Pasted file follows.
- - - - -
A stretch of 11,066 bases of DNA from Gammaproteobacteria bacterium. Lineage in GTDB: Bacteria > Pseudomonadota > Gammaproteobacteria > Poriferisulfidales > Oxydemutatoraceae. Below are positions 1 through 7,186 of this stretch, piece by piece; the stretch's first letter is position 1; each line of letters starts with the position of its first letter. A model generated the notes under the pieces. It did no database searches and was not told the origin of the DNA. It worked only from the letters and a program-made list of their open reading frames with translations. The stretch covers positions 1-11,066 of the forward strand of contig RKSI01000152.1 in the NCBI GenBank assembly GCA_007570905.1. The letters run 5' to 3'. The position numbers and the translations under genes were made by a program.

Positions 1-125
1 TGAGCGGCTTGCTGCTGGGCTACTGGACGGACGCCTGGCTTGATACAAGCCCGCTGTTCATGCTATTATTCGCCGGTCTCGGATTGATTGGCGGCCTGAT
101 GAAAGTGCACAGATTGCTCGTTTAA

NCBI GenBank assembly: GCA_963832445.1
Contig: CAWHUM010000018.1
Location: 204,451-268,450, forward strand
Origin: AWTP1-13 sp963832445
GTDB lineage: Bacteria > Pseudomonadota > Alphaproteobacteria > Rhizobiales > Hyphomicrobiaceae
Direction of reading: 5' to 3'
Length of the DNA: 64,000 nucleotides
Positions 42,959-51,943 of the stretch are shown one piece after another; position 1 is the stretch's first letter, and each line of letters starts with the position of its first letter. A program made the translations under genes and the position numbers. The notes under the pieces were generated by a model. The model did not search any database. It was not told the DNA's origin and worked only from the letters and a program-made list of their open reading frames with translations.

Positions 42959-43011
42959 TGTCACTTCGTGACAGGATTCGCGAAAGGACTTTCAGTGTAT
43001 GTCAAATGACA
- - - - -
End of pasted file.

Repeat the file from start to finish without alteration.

A stretch of 11,066 bases of DNA from Gammaproteobacteria bacterium. Lineage in GTDB: Bacteria > Pseudomonadota > Gammaproteobacteria > Poriferisulfidales > Oxydemutatoraceae. Below are positions 1 through 7,186 of this stretch, piece by piece; the stretch's first letter is position 1; each line of letters starts with the position of its first letter. A model generated the notes under the pieces. It did no database searches and was not told the origin of the DNA. It worked only from the letters and a program-made list of their open reading frames with translations. The stretch covers positions 1-11,066 of the forward strand of contig RKSI01000152.1 in the NCBI GenBank assembly GCA_007570905.1. The letters run 5' to 3'. The position numbers and the translations under genes were made by a program.

Positions 1-125
1 TGAGCGGCTTGCTGCTGGGCTACTGGACGGACGCCTGGCTTGATACAAGCCCGCTGTTCATGCTATTATTCGCCGGTCTCGGATTGATTGGCGGCCTGAT
101 GAAAGTGCACAGATTGCTCGTTTAA

NCBI GenBank assembly: GCA_963832445.1
Contig: CAWHUM010000018.1
Location: 204,451-268,450, forward strand
Origin: AWTP1-13 sp963832445
GTDB lineage: Bacteria > Pseudomonadota > Alphaproteobacteria > Rhizobiales > Hyphomicrobiaceae
Direction of reading: 5' to 3'
Length of the DNA: 64,000 nucleotides
Positions 42,959-51,943 of the stretch are shown one piece after another; position 1 is the stretch's first letter, and each line of letters starts with the position of its first letter. A program made the translations under genes and the position numbers. The notes under the pieces were generated by a model. The model did not search any database. It was not told the DNA's origin and worked only from the letters and a program-made list of their open reading frames with translations.

Positions 42959-43011
42959 TGTCACTTCGTGACAGGATTCGCGAAAGGACTTTCAGTGTAT
43001 GTCAAATGACA